Welcome to the 'Nuthouse'

When artist Susan Lowe was sick, nothing was more healing than drawing

March 05, 2009|By Edward Gunts | Edward Gunts,ed.gunts@baltsun.com

Susan Lowe is the sort of person who likes to stay busy - whether it's as a painter, sculptor, teacher, mother or actress who has appeared in most of John Waters' films.

So when serious health problems left her confined to a sickbed for most of 2006, she wasn't content to lie back and watch TV all day.

To relieve the tedium, she took a pad of paper and box of Crayola crayons and started drawing characters from her imagination, as if she were casting her own movie.

There were pimps and hustlers, beatniks and newlyweds, enough to populate a small town. She gave each a name and lined them up on the walls of her East Baltimore rowhouse to keep her company while she recuperated.

Now she's on her feet again and sharing her creations with the world, in an exhibit that opens tomorrow at the Creative Alliance at the Patterson.

Nuthouse Drawings is a rogues' gallery of more than 100 characters that Lowe dreamed up: Stash the Stevedore, Queenie the Spy, Big Biz Bazzinzi, Wendy the Whiner, Tommy Needs a Tranquilizer and Jailbird Joey, My Kinda Guy. "The Nuthouse Drawings is like being at a casting session for the imaginary movie that is forever playing inside her head," Waters writes in an essay for a catalog that accompanies the show. "No one can be ugly to Susan. She draws the obese, the elderly, the misshapen and the defeated with as much respect as she does the handsome, the innocent, the sexy, the intellectual. Everybody is erotic in a Susan Lowe drawing."

"It's a powerful example of Susan Lowe's enduring creative spirit," said Jed Dodds, artistic director of the Creative Alliance and co-curator of the show along with film production designer Vincent Peranio.

Instead of slowing down after a long career, Dodds said, Lowe embarked on a new project that took her art in a different direction. "What that says to me is that here's this force of creativity that can't be stopped, even when her health is failing. When you see the scores of images that were churning out of her, it's like a crazy backyard barbecue party with all these oddball characters talking to each other, and they're all from this woman's fertile imagination."

Dreaming up these characters, Lowe says, was simply her way to keep going, given the circumstances. "As an artist, I feel guilty if I'm not creating something every day."

Born 61 years ago in Reidsville, N.C., Lowe came to Baltimore in the late 1960s to study at the Maryland Institute College of Art. She met Waters and became one of the early members of the "Dreamland Players," the acting group that worked with him in his early films.

In his essay, Waters said Lowe was "a punk-rock girl trapped in a hippy chick's body." He credits her with being his first talent scout, introducing him to Edith Massey, who played the "Egg Lady" in Pink Flamingos and starred in many of his later movies. Lowe also introduced him to Peranio, a fellow art student who became the production designer for all of Waters' films from 1970 to the present.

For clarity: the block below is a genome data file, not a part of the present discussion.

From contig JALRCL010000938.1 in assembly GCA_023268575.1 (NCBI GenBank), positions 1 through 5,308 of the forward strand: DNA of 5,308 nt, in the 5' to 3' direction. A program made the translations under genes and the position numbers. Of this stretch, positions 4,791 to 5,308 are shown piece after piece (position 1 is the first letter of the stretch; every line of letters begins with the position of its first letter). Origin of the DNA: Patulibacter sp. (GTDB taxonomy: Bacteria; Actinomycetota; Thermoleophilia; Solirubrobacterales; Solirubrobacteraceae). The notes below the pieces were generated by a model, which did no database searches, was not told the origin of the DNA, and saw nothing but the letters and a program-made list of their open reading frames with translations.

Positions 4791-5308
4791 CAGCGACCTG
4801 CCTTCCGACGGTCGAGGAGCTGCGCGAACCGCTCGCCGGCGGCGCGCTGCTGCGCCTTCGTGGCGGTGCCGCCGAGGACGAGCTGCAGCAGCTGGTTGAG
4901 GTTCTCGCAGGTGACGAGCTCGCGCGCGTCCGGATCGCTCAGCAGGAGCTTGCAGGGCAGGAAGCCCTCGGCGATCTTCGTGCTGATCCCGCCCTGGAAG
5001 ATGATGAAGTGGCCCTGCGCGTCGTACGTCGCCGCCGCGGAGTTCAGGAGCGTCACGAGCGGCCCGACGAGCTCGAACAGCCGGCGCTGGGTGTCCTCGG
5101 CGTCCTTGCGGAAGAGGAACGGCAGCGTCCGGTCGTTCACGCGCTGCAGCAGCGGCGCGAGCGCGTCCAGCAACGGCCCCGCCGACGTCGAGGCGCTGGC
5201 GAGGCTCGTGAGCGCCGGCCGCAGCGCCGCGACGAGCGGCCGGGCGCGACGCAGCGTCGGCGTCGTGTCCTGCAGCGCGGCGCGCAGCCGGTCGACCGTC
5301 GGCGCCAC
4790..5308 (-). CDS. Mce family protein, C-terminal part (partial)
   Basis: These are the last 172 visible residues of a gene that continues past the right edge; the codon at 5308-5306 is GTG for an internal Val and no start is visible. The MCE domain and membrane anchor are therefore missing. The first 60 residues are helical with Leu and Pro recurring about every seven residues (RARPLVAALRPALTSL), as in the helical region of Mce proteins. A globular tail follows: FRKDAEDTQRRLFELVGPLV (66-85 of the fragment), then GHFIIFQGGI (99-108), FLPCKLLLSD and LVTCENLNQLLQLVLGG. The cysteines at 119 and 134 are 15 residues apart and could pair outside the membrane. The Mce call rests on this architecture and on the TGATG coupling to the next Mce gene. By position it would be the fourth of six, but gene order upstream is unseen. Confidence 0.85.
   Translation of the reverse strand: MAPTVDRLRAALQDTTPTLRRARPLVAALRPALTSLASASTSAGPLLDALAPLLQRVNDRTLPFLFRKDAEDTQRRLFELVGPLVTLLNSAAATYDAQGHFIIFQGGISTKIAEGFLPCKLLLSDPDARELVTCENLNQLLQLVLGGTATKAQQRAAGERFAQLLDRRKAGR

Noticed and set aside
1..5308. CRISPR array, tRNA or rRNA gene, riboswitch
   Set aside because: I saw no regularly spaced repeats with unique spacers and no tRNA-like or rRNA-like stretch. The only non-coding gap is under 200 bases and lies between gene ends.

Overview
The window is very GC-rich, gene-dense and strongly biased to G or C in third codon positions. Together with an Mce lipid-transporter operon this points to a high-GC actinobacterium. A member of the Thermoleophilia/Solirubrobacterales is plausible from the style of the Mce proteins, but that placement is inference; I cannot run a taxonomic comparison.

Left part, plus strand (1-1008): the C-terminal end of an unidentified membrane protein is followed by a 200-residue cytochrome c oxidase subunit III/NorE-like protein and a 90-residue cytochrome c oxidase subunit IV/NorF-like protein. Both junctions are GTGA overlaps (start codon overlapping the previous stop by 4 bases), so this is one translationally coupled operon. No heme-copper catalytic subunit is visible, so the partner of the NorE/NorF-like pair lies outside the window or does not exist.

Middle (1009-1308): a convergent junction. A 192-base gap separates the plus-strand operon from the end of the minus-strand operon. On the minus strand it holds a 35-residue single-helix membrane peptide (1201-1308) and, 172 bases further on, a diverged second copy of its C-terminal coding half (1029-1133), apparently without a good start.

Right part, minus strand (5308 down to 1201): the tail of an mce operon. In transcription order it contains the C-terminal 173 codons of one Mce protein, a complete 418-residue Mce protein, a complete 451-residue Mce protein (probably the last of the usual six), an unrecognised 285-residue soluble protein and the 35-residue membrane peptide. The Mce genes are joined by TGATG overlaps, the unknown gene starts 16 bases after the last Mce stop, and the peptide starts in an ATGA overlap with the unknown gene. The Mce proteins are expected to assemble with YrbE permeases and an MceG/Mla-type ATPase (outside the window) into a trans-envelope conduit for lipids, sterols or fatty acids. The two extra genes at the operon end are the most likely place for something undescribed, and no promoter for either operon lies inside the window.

On-screen, Lowe played Suzi, part of "Lady Divine's" gang of misfits in Multiple Maniacs; Vikki, the nasty beauty salon receptionist in Female Trouble; and Mole McHenry, the lesbian heroine of Desperate Living.

When she wasn't performing with Dreamland, Lowe was developing her career as a painter and sculptor, focusing on the human figure. She also taught art history at MICA, the University of Maryland and then-Catonsville Community College.

Lowe said she began her latest series after she was hospitalized at Johns Hopkins with rheumatoid arthritis. In the hospital, she said, the nurses tried to get patients to work on crafts projects. Instead of crafts, she wanted to draw from her bed. "I said, 'Give me some paper, a box of crayons and a pack of cigarettes, and I'll be fine.' "

That's when the characters began to emerge. Lowe said she typically started with a nose in the middle of a sheet of paper and a face would take shape around it. She had to decide early on if the character would be male or female, and whether it would face right or left on the page. Once those decisions were made, the characters poured out. When she went home from the hospital, they kept coming, often at the rate of one a day. After working with crayons, she tried colored pencil and charcoal - "anything that was a stick."

Unlike her previous work, Lowe says, these images aren't based on real people, except in a few cases. Several uncles and aunts have appeared. So did an art critic she knew, Gary Indiana. No one sat for a portrait, yet the drawings seem to depict the sorts of wacky eccentrics that might have appealed to her off-kilter, talent-scout eye.

"I wasn't looking at someone or thinking of someone," she said. "Most of the time, they just popped out."

Baltimore Sun Articles
|
|
|
Please note the green-lined linked article text has been applied commercially without any involvement from our newsroom editors, reporters or any other editorial staff.